Gall François (1912–1987)
Hungarian artist, French naturalized in 1949, he studied at Nagybània and later at the Accademia Reale di Belle Arti in Rome. Thanks to some study grants, he traveled around Europe, moving to Paris in 1936. In the French capital, he attended the Academy and met some of the most important personalities of the Parisian artistic life: André Derain, Pablo Picasso, Edith Piaf, Charles Durand Ruel, Raymond Savignac, Gen Paul, Ossipe Zadkine, Moïse Kisling.
His first works represents social subjects, depicted “sur le motif”: at this stage, his paintings derive from a dark palette and testify the misery of his Hungarians compatriots or the hidden alleys of Paris. His work “Bread for the people”, which represents family queue’s out of bakerys during the bread crisis, won the Gold Medal at the French Artists Salon in 1947, two years before his naturalization. Parigi and its freedom, together with family joys and his three children, are all elements that lighten his palette; in his works, he represents the animated Parisian life, with its urban views and its people, as well as the quiet scenes of picnics and on the beach. Colored and happy canvas where the protagonists are his wife Eugénie and his children Marie-Lize, Elizabeth-Anne and Jean-François. His typical French post-impressionist style, made him earn many awards in France, Europe and United States.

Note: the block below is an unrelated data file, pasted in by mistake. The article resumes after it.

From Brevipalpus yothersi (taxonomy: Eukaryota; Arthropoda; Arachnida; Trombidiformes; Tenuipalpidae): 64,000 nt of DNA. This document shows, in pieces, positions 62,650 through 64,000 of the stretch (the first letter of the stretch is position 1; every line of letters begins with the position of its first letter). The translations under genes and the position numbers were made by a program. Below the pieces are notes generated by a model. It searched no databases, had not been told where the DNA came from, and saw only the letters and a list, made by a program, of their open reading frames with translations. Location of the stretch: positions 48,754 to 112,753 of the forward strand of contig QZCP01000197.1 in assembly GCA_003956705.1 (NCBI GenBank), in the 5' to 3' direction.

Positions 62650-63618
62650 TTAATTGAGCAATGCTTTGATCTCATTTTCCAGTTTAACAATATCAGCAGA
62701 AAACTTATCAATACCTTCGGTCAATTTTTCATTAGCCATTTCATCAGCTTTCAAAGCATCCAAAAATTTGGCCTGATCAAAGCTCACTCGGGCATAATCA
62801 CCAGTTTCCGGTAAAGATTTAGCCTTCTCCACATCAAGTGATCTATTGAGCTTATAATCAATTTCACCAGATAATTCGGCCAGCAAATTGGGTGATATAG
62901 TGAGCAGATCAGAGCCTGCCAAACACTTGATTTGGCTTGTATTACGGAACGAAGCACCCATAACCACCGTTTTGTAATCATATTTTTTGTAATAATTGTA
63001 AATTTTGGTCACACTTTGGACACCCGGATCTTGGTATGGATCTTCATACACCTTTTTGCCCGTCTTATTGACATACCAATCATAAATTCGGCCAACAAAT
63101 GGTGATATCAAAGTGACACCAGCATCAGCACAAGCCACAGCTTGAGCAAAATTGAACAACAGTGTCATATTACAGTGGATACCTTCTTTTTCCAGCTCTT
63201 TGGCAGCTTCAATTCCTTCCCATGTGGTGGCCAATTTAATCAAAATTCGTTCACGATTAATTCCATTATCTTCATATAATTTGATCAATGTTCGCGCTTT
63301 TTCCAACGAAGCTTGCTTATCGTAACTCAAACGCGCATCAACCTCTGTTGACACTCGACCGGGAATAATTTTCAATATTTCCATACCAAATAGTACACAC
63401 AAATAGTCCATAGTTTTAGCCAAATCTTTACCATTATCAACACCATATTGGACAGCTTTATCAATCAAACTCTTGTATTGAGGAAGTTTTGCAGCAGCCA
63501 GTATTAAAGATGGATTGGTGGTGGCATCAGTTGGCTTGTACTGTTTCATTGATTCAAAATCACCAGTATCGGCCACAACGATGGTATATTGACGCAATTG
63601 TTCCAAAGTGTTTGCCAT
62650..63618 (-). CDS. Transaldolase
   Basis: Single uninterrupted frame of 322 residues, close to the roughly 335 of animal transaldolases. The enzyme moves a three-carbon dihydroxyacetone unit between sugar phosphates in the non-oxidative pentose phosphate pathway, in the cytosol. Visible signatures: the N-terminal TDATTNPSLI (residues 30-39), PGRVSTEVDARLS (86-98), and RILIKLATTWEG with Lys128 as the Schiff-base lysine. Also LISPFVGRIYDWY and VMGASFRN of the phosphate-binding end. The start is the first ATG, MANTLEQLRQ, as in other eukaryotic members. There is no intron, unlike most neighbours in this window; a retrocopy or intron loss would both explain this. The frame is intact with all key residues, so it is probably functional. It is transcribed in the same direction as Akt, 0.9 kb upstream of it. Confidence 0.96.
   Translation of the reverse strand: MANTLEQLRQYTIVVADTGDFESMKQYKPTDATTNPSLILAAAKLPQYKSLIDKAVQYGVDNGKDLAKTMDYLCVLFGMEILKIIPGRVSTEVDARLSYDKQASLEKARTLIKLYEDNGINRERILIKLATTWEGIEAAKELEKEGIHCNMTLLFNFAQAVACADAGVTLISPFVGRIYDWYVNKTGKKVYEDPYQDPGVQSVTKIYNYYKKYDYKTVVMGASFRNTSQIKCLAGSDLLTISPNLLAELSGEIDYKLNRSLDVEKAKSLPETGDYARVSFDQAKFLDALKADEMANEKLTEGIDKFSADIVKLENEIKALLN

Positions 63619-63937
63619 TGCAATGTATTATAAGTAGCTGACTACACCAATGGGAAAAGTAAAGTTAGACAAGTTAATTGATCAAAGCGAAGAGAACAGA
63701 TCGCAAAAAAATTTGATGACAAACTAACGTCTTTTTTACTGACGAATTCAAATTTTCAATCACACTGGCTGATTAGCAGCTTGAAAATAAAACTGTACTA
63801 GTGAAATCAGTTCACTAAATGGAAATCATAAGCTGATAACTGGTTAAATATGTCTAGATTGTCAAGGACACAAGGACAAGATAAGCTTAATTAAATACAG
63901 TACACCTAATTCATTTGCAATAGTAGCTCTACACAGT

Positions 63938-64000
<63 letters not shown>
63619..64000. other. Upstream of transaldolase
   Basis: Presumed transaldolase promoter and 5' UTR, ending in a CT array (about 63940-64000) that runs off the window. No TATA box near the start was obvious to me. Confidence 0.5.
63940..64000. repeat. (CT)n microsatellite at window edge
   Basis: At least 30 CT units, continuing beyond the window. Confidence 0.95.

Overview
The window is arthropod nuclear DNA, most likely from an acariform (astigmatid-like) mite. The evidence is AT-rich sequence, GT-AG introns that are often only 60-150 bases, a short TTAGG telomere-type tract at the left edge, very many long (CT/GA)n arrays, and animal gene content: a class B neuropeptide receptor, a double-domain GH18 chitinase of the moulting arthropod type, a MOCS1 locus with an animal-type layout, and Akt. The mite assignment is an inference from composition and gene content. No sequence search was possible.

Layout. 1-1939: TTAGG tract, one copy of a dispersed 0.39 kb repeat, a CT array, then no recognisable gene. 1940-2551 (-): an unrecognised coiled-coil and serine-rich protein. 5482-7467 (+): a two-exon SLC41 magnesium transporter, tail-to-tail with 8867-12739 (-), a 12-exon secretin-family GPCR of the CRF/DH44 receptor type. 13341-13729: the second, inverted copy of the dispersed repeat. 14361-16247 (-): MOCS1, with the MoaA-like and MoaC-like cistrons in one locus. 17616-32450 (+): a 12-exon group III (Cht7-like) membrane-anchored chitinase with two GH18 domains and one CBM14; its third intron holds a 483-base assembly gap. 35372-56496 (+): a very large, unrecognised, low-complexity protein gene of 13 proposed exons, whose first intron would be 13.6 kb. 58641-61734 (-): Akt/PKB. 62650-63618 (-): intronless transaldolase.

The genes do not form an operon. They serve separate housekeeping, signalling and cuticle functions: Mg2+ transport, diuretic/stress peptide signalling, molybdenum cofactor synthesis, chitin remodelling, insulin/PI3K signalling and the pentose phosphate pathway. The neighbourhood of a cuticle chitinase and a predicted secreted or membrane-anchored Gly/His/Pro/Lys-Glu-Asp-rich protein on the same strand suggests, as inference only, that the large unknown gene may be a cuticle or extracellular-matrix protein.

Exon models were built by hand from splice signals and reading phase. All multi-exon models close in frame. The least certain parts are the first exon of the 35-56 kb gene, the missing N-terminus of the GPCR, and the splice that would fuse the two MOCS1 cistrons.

He died in 1987 after a cardiac crisis. Today his works are exhibited in some of the most important museums in Paris, in his native Hungary and in many other museums in the rest of the world.